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Claims traders profited from attack inaccurate, says Israel

Person using phone to check stock market dataImage source, Getty Images

There is no evidence some investors profited from knowledge of Hamas’s attack on Israel before it took place on 7 October, the Israel Securities Authority (ISA) has said.

One academic study had suggested investors betting against the Israeli economy made large sums.

It said it found significant short-selling in the run-up to the attacks.

But the report has since been called “inaccurate” and “irresponsible” by the Tel Aviv Stock Exchange (TASE).

The ISA said it was dropping its investigation into the matter.

Short-selling is when investors try to make money on shares, bonds or other financial instruments that they think will fall in price.

They arrange to sell shares they do not yet own at the current price, hoping to buy them later at a cheaper price before the shares change hands, so they can then bank the difference.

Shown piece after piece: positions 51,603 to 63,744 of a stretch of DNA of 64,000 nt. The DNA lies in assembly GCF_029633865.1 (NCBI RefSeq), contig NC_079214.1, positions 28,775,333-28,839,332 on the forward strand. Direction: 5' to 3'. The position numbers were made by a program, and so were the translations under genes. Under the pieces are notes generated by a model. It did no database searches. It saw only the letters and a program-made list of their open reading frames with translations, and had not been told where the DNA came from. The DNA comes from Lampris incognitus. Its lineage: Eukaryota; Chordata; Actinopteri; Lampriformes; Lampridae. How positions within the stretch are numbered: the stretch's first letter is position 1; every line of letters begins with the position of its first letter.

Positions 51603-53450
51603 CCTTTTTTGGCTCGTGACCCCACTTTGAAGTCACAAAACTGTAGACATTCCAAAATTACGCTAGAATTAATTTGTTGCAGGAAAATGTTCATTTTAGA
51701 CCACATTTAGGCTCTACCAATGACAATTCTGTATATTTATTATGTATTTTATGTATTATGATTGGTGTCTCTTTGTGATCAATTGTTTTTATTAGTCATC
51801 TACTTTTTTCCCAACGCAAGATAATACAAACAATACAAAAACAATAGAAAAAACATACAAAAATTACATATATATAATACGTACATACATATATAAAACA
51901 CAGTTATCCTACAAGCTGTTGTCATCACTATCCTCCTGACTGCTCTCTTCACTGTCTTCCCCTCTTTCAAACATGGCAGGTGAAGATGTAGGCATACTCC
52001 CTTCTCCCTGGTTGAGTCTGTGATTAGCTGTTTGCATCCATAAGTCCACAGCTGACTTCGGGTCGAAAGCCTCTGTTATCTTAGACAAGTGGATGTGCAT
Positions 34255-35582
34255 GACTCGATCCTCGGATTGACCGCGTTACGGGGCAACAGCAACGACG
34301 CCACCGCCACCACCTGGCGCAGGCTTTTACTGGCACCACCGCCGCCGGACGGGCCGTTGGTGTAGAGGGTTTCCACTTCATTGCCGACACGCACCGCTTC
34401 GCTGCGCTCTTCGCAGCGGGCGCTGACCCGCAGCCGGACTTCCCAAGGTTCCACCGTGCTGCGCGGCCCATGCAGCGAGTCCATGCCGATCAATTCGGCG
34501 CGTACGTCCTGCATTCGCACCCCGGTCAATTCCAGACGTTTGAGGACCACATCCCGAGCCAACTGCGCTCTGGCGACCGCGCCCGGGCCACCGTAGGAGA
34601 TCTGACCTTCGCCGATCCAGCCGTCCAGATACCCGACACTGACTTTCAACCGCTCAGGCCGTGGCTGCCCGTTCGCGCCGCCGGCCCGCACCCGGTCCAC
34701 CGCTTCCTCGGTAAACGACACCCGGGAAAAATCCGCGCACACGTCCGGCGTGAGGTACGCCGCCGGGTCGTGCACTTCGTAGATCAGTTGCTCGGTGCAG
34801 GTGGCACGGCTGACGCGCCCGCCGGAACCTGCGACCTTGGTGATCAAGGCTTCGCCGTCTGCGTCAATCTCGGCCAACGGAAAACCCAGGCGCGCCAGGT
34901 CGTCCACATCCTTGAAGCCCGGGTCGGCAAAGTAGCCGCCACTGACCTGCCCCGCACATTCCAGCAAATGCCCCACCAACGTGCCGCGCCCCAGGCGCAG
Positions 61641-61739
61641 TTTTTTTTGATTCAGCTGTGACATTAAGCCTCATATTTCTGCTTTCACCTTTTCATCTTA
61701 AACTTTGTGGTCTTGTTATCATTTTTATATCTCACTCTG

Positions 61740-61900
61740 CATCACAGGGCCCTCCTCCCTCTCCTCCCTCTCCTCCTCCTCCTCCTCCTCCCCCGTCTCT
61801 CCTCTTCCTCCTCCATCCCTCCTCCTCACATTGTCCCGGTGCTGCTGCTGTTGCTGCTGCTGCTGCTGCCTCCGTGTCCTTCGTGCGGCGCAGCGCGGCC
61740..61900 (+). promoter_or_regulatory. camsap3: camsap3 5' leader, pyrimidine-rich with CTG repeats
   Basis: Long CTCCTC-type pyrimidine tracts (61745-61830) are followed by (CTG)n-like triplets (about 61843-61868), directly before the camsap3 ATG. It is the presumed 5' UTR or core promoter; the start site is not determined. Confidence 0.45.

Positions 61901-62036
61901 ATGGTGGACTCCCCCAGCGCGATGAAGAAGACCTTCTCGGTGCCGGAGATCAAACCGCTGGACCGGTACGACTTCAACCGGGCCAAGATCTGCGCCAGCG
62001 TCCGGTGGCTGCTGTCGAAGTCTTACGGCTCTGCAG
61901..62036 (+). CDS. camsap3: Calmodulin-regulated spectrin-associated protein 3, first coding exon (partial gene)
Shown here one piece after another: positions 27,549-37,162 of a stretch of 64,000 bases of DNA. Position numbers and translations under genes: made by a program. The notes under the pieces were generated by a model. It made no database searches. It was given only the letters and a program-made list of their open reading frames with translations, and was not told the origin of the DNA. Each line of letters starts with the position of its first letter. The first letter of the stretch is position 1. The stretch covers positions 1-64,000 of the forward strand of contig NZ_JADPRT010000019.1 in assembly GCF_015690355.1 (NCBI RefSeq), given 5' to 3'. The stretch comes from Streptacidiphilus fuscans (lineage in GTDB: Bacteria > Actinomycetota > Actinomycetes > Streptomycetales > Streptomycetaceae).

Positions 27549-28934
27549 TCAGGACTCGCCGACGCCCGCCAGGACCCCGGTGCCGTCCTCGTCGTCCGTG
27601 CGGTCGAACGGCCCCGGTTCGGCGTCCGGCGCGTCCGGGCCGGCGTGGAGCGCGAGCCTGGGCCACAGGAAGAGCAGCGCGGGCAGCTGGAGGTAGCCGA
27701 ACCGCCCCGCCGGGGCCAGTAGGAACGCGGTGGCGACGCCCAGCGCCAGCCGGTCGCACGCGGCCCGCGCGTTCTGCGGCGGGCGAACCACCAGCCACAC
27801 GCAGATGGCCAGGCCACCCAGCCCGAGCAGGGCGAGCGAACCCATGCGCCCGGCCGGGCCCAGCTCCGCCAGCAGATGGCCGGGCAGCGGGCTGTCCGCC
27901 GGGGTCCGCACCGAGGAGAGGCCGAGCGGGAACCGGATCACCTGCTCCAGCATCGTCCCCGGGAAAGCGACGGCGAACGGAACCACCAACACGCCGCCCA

“Days before the attack, traders appeared to anticipate the events to come,” researchers Robert Jackson Jr from New York University and Joshua Mitts of Columbia University had stated on Tuesday.

The researchers said they had identified a dramatic increase in investors seeking to sell shares in Israeli companies on the TASE.

But the stock exchange said the claims made in the academic paper since were inaccurate, labelling them “irresponsible”.

TASE said the authors of the report had miscalculated the sums, showing the value of the share prices in agorot, similar to pennies, instead of Israeli shekels.

“Therefore they calculate a profit of NIS 3.2bn (£680m) when in practice the profit was only NIS 32m (£6.8m),” TASE’s head of trade Yaniv Pagot told the publication Globes.

He also said claims of a sudden spike in trading before the attack were “divorced from reality”.

The researchers have corrected the currency mistake in their report, but Mr Mitts on Tuesday said that he stood by the “highly unusual” exchange traded fund (ETF) and short-dated options activity also identified by the researchers.

Correction 7 December: This article updates a previous one that included incorrect currency information provided in the report by Robert Jackson Jr from New York University and Joshua Mitts of Columbia University.

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